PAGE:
ICO continues to clamp down on bad direct marketing practices

Last month, the UK ICO fined Bounty (UK) Limited £400,000 for the unlawful sharing of the personal data of more than 14 million people. The large fine highlights the necessity of strict compliance with data protection laws.

A fundamental principle of data protection law is the right to know what an organisation is doing with the personal data it collects of its employees, customers, consumers etc.

What happened with Bounty?

During an investigation, the ICO discovered that Bounty, a pregnancy and parenting club, was collecting personal data from various sources including its website, mobile app and from new parents in maternity wards. Whilst Bounty’s primary purpose was a parenting support service, most of its members were unaware that Bounty also acted as a data broking service, supplying data to third parties for electronic marketing without their members’ permission. In under a year, Bounty sold around 34.4 million records to 39 marketing and credit reference companies. The four largest companies to benefit from the individuals data were Sky, Equifax, Acxiom and Indicia.

What was the problem?

At the time, the ICO was carrying out a general investigation into non-compliant practices of the data brokerage industry, during which they identified Bounty as a “significant supplier of personal data to third parties for direct marketing.” The ICO began an investigation, discovering that during the period of 1 June 2017 to 30 April 2018, Bounty had, on the basis of consent received during the member registration process, shared a total of 35,027,373 personal data records with Acxiom, Equifax, Indicia and Sky for the purposes of direct marketing. This figure represented the personal data of over 14 million unique individuals. In some cases the personal data record had been shared on multiple occasions.

When collecting the data, Bounty did not provide full and clear notice to its members about the purposes for which their data would be used, including that their data would be used by third parties for direct marketing. In particular, Bounty did not obtain informed consent from the individuals to share their data and it was the ICO’s view that data subjects could not have foreseen that their details would have been shared with these organisations.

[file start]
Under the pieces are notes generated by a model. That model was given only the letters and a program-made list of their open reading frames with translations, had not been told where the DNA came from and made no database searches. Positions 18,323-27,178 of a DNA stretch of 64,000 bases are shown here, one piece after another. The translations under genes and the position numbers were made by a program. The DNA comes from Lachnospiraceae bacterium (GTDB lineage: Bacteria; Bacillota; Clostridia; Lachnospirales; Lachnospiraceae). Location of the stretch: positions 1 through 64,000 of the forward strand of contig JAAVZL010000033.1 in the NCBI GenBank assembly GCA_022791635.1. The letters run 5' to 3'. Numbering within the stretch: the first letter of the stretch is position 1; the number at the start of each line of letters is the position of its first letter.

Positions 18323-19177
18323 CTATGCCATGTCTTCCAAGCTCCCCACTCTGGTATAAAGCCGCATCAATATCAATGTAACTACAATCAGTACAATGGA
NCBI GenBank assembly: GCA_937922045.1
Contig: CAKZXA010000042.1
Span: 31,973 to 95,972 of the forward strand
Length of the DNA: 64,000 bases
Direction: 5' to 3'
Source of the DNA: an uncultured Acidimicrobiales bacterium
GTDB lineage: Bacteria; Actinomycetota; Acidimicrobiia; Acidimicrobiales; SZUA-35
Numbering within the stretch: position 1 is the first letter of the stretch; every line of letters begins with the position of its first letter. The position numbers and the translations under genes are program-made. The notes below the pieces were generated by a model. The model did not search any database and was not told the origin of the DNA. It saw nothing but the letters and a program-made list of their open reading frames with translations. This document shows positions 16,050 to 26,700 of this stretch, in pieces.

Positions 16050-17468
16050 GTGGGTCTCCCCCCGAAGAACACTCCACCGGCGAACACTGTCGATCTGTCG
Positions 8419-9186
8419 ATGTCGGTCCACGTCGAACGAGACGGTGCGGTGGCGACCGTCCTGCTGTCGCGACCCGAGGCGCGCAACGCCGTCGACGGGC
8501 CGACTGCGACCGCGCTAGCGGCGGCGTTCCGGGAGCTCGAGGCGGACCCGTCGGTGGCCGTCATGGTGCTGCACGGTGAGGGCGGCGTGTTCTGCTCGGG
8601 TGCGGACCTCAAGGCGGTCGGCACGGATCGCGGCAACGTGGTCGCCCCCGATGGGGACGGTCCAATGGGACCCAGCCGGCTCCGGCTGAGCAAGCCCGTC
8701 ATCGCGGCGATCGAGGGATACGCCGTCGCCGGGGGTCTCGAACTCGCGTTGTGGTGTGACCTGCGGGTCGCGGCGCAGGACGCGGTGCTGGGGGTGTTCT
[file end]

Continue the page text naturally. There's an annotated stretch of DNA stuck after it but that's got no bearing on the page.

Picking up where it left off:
Steve Eckersley, ICO’s Director of Investigation, emphasised the unprecedented amount of personal information that was shared by Bounty without the necessary informed consent. Whilst the ICO’s investigation noted that Bounty’s privacy notices had a relatively clear description of the type of organisations that may receive the data obtained from online registrations, it is likely that this only represented 31% of the data records! The ICO noted that whilst Bounty, “as a matter of course”, sent an email to those offline registrants shortly after registration, which included in the footer a direct link to its privacy policy and an “unsubscribe” link, the ICO’s position is that fair processing information should be provided at the start of data collection - and not within a “very short” period thereafter.

In addition, the four largest companies were not identified within the notices. Further, Bounty’s merchandise pack claim cards available to parents and all other offline registrations did not have an opt-in for marketing, meaning there was no opportunity for individuals to consent to their data being shared with third parties. If the parents wanted to receive Bounty’s services, they had to accept direct marketing and had no opportunity to refuse.

Bounty’s response

Bounty released a statement explaining that the company has now changed how members’ data is processed. Bounty’s managing director, Jim Kelleher, has stated that Bounty no longer shares data with any of the 39 companies and has ensured that processes are data protection compliant. Bounty now has the ‘Bounty Promise’, which explains that the company will not share data and an independent expert will review their data protection annually.

Key take aways

There are two key take aways from this case:

  • Businesses need to be open and transparent about what data it collects and what it will do with the data. A compliant privacy notice is therefore an essential requirement.
  • As the data sharing occurred before the introduction of GDPR, the maximum fine that could be imposed on Bounty was £500,000. Now, under GDPR, the potential maximum fine is up to 4% of the annual turnover of the company or £17 million, whichever is greater.

The ICO is continuing to take action against companies who breach data protection laws. It is fundamental that companies who use personal data continue to follow GDPR, and treat customer data appropriately, or they will face the same consequences as companies such as Bounty. 

Direct marketing and inadequate consent are continuing themes in the ICO’s long list of enforcement entries. If you have any concerns about your lawful basis for processing, your privacy notices or your direct marketing practice, please contact Val Surgenor.

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